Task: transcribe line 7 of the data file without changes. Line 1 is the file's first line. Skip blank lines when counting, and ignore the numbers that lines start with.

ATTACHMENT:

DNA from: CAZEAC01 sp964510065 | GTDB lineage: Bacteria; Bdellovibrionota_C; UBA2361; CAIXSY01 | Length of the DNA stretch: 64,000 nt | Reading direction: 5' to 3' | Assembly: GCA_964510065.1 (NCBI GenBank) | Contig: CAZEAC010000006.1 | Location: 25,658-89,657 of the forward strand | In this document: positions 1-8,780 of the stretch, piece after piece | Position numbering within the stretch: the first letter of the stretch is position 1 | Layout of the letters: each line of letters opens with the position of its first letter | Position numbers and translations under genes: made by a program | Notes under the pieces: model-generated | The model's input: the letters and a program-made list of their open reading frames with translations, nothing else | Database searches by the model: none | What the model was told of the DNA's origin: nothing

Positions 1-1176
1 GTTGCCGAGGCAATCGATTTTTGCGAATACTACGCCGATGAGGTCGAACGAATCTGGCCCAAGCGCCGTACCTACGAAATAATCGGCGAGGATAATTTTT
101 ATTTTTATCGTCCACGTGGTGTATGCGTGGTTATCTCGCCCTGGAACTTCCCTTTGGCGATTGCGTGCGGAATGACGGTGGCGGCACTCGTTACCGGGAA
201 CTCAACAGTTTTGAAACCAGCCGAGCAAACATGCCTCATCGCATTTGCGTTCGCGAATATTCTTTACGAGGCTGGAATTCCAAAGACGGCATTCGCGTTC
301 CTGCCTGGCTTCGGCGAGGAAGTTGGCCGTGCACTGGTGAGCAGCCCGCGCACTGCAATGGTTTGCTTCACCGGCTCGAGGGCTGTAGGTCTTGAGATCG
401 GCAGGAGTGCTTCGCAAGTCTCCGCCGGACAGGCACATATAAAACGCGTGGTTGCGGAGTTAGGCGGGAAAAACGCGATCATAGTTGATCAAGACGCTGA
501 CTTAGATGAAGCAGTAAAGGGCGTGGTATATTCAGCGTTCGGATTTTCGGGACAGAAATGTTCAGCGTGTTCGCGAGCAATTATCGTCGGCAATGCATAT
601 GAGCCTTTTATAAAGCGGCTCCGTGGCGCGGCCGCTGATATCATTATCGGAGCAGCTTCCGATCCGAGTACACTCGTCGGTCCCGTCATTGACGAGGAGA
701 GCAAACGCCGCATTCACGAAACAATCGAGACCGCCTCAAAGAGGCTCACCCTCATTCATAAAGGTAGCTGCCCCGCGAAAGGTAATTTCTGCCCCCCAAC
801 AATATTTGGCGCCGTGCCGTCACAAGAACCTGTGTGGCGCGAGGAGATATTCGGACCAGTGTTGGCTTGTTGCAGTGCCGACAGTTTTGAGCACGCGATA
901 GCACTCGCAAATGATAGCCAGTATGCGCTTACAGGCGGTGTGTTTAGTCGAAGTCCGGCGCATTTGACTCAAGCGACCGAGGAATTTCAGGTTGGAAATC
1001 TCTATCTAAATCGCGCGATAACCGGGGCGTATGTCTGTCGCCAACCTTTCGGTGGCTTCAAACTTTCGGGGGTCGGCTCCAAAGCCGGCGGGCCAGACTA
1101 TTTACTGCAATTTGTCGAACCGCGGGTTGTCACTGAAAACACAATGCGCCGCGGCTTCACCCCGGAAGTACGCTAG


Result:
401 GCAGGAGTGCTTCGCAAGTCTCCGCCGGACAGGCACATATAAAACGCGTGGTTGCGGAGTTAGGCGGGAAAAACGCGATCATAGTTGATCAAGACGCTGA